The proposed Birches senior housing project is a very important component of flood recovery in the Schoharie Valley, according to Assemblyman Pete Lopez.
Assemblyman Lopez, who initiated the project, said Monday that adding more housing was discussed in Schoharie even before the devastating floods of August 2011.
More housing would help build a stagnant population base, he continued.
The location of the proposal, to be built near the old Great American spot on Main Street, has caused some controversy but Assemblyman Lopez reported that the developers were given "a slew" of possible sites and chose this one.
This location, they felt, was close to village amenities, and had a "village feel," he explained.
The Schoharie village planning board is holding an informational meeting tonight, Wednesday, at 7:15pm in the Presbyterian Church hall on Main Street on the proposed project.
The current proposal calls for a three-building, 72 rental unit complex for low and moderate-income seniors. The developers were awarded $3.9 million in low-interest loans and tax credits from the state for the project.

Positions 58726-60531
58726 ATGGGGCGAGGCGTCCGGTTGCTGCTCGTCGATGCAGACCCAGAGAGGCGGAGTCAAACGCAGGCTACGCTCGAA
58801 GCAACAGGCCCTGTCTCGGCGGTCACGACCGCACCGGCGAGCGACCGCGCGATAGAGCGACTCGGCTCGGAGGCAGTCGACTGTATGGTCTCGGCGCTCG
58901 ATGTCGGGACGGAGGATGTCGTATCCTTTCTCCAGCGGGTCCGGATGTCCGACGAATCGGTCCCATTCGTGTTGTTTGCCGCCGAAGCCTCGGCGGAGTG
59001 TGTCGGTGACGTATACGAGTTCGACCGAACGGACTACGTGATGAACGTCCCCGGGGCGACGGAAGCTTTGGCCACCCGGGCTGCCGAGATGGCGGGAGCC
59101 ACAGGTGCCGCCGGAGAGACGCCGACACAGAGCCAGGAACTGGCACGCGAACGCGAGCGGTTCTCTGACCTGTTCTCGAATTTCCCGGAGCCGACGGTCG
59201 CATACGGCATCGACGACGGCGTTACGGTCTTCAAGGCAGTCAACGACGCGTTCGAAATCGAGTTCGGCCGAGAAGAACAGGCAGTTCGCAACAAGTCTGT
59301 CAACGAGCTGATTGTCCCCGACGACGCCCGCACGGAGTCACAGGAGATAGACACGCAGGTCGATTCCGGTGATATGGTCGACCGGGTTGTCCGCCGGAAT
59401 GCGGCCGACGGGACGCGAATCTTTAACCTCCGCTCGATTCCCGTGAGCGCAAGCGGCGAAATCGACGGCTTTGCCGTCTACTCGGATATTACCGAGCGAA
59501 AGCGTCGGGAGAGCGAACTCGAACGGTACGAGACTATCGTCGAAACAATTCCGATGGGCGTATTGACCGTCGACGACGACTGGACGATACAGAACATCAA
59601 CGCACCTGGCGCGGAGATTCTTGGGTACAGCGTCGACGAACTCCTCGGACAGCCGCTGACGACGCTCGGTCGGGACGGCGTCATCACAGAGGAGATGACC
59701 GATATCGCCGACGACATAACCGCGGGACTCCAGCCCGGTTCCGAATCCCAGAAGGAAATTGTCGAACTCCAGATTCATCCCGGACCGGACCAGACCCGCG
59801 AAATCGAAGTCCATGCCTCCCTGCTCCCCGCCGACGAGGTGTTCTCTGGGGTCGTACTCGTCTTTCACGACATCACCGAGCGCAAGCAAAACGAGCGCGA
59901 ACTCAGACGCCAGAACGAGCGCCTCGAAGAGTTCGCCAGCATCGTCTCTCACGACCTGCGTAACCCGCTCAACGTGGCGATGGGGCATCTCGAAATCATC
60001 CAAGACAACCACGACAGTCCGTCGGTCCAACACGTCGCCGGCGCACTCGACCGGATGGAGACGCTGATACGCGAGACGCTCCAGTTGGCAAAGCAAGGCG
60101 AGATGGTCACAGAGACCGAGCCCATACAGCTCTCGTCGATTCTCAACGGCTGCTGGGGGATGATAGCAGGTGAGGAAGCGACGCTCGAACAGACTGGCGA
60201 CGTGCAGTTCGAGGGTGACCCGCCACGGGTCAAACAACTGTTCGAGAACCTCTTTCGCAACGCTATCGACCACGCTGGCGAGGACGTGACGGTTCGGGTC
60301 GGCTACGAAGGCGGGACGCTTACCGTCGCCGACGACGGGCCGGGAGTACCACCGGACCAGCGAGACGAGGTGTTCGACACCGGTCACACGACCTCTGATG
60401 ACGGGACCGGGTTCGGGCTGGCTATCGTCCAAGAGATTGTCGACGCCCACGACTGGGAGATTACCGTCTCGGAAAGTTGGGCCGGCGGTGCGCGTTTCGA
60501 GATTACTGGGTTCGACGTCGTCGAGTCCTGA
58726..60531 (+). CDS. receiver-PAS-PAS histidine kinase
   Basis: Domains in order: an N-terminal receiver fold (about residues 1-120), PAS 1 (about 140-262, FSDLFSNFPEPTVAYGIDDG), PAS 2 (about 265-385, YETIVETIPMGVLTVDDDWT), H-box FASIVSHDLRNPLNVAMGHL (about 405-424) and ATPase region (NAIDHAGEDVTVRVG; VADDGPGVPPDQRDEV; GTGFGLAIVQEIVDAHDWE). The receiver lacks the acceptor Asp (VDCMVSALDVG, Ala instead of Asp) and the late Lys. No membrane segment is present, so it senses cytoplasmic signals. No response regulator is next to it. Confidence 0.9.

Rebuilding in a floodplain has brought about some strong emotions, the Assemblyman added.
Some people believe that there should not be further building in the floodplain while others see building as very important, he said.
The Birches project, he added, could be a model on how to build in the floodplain.
"This project has some very critical issues to it."
Adding to the housing base is imperative, he argued.
"Projects like this are going to strengthen us in the long run."
With a flat or declining tax base, "the issue of rebuilding is even more critical."
The Governor and other state offices are backing the proposal to "help us find a way back from the disaster. It's an opportunity."
Local business groups have also thrown their support behind the proposal, he added.
Some residents, including nearby property owner Arlene Vrooman, have expressed concern about the project worsening the flooding conditions for surrounding properties.
Protective features will be used for the housing project and the neighbors, Assemblyman Lopez stressed.
The project, he added, is an important part of flood recovery of the Valley and will be part of the broader "flood resiliency project" for the area.
"If we can't do that successfully, we won't make it. This is only one piece."
The first effort is to address the housing piece.
A public hearing will also be held on the project before the planning board votes on the proposal.
The planning board would have to approve a site plan review which would include the location, setbacks, lighting, landscaping, view shed and other aspects of the proposal. A special use permit is also required.
Mayor John Borst has noted that the project would add tax base and more water customers for the village. Ms. Vrooman argued that it is the wrong place for the complex because of the water and flooding issues.